Durability of concrete with calcined clays

The project is aimed at making the use of calcined clay as a supplementary cementing material (scm) in concrete more widespread. This is in the context of a potential shortage of existing scms, which makes the research of alternative materials a priority, knowing the use of scms reduces ghg emissons

Concrete is one of the most widely used construction materials around the world and the demand is expected to keep increasing in the next decades, notably in developing countries. Unfortunately, cement production is known to be one of the major sources of greenhouse gases. Thus, one of the main challenges of sustainable development consists in reducing the GHG production while increasing the concrete production. One of the most efficient ways to achieve this is to replace a part of the cement content in concrete with materials known as supplementary cementing materials (SCMs). These materials may be essentially inert and act as fillers or react with cement hydration by-products to form hydrated phases (silicates). The most widely used SCMs are fly ashes, silica fume and ground granulated blastfurnace slag, that all consist in recycled industrial waste materials. Therefore, since they are not primarily manufactured to be used in concrete, currently used SCMs are subject to supply shortage. This is especially true in the future, since the production of fly ash is directly linked to the exploitation of coal-fired thermal power plants, a type of energy production that is set to decline, due to its impact on environment and air-pollution. Natural SCMs are also known and used in concrete, but rather marginally. One variety of natural SCMs are clay-based materials that, after being processed, develop amorphous siliceous compounds that react with cement by-products through what is referred to as a pozzolanic reaction. One of the most common clay-based materials is kaolin, an argillaceous rock primarily made of kaolinite, an hydrated aluminium silicate of chemical composition Al2Si2O5(OH)4. Kaolin is widely available as deposits are present and are, or can be, mined on all five continents. Kaolinite, like clay-based minerals, naturally occurs as a layered material with alternate sheets of silica and alumina. Ground kaolinite particles have a plated or lamellar shape. High-temperature heating of ground kaolinite in a rotary kiln modifies its composition and properties by the elimination of water, hydroxyl groups (dehydroxilation) and a recombination of mineral phases, resulting in an increase in the amorphous siliceous (reactive) particles content. One of the phases obtained is the metakaolin (Al2Si2O7). which is known to exhibit pozzolanic properties and can be used as a SCM in concrete production. However, the use of metakaolin in concrete remains marginal, compared to fly ashes, silica fume and ground granulated blastfurnace slag. The quantity of available information about the use of calcined clay in concrete is relatively limited. Furthermore, the natural provenance of raw materials implies some variability in the composition. These factors may explain in a large part the fact calcined clays (CCs) are not more widely used as SCMs in concrete. The project is aimed at correcting this situation and make the use of CCs as partial cement replacement a more common and accepted practice. This would have numerous benefits, both from an economical and environmental standpoint, notably: - Decrease in the cement demand and consequent reduction in GHGs emission; - Increase in concrete durability and service life of concrete structures; - Local resources exploitation, not only in Canada and in Europe, but throughout the world, more specifically in developing countries, where the concrete demand is expected to increase; - Reduction in the raw materials transportation operations;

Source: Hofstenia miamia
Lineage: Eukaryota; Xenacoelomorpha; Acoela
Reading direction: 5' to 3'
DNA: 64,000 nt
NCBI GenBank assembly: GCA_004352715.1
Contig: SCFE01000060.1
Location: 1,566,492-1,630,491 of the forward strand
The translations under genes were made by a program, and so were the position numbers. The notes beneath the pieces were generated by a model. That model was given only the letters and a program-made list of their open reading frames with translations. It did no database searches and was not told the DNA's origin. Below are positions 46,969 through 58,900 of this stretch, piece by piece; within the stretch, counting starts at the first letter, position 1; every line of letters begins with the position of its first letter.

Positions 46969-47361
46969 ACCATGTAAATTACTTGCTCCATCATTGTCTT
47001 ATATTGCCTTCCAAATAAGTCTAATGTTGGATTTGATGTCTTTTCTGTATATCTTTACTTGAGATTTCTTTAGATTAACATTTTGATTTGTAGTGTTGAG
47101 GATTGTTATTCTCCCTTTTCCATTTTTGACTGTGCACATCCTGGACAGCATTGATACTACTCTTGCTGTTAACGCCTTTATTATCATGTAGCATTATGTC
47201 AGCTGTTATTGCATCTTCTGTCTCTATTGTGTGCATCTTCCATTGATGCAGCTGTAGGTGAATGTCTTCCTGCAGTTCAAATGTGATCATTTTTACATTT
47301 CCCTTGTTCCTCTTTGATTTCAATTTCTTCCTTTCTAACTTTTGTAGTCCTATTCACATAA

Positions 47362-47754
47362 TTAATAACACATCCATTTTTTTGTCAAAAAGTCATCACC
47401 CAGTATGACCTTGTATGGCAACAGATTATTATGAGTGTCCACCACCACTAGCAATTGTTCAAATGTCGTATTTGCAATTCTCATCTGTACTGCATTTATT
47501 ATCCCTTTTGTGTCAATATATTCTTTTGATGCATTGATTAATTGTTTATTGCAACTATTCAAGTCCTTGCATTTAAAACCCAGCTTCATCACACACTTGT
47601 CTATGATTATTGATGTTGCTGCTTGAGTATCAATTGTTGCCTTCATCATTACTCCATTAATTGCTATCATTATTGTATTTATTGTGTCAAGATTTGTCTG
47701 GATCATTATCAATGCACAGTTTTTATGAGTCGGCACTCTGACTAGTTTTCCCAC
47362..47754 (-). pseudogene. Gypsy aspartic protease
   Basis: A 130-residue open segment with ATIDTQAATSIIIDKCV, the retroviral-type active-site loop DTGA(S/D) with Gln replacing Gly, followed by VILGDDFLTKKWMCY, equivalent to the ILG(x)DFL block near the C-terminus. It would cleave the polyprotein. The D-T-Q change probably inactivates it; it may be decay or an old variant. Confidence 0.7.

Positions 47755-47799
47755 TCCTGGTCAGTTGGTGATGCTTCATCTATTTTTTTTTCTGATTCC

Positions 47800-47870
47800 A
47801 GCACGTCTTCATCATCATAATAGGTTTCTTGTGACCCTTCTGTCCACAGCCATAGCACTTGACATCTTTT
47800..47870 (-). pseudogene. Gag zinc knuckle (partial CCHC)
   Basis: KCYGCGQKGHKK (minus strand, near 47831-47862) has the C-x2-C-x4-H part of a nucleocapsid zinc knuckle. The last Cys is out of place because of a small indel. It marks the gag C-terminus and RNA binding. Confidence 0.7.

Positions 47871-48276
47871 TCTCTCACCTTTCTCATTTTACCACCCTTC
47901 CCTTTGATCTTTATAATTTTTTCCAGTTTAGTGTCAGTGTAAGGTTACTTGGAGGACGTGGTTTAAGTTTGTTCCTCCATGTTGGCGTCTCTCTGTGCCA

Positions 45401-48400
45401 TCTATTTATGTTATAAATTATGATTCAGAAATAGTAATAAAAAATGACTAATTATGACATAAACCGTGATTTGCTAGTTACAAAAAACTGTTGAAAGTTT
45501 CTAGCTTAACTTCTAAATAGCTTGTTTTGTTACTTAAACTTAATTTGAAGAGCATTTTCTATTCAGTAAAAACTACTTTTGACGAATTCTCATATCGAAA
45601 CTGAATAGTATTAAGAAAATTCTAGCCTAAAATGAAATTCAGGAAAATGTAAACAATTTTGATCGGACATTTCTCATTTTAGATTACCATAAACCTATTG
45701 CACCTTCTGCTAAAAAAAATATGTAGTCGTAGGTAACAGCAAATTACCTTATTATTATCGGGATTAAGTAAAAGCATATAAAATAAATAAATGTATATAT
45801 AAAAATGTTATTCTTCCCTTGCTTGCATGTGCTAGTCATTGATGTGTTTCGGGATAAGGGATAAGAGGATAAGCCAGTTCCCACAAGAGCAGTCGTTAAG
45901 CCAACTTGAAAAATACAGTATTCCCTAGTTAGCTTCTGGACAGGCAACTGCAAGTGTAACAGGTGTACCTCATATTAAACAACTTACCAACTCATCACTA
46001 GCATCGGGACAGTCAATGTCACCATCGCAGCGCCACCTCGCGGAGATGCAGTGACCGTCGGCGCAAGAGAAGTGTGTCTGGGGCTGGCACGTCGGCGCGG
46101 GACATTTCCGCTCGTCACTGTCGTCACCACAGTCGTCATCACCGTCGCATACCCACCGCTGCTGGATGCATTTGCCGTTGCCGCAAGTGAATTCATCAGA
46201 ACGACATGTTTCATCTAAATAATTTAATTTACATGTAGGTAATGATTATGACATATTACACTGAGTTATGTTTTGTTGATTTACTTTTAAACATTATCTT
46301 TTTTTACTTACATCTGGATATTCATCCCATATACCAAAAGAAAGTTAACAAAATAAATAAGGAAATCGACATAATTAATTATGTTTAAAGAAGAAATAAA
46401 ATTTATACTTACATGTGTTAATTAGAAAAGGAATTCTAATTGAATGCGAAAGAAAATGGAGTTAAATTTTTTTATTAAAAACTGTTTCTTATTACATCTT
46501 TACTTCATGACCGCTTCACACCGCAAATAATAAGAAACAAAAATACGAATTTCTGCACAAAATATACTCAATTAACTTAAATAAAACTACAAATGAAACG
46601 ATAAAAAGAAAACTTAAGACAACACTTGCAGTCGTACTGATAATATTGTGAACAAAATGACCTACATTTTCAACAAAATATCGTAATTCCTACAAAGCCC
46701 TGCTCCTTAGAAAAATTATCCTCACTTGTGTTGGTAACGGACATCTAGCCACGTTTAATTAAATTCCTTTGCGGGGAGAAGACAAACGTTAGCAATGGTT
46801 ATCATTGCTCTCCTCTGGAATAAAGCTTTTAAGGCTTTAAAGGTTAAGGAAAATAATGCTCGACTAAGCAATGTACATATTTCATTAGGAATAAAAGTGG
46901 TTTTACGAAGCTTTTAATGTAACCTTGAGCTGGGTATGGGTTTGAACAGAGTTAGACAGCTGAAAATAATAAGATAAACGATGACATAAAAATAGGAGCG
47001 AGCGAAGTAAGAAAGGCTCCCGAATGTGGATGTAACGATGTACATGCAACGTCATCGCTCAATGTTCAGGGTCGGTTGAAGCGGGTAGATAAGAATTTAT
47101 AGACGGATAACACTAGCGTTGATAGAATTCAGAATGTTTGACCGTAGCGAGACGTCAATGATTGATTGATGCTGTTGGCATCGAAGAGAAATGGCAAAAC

Project ID: 
11 753
Start date: 
Project Duration: 
Project costs: 
400 000.00€
Technological Area: 
Building materials
Market Area: 

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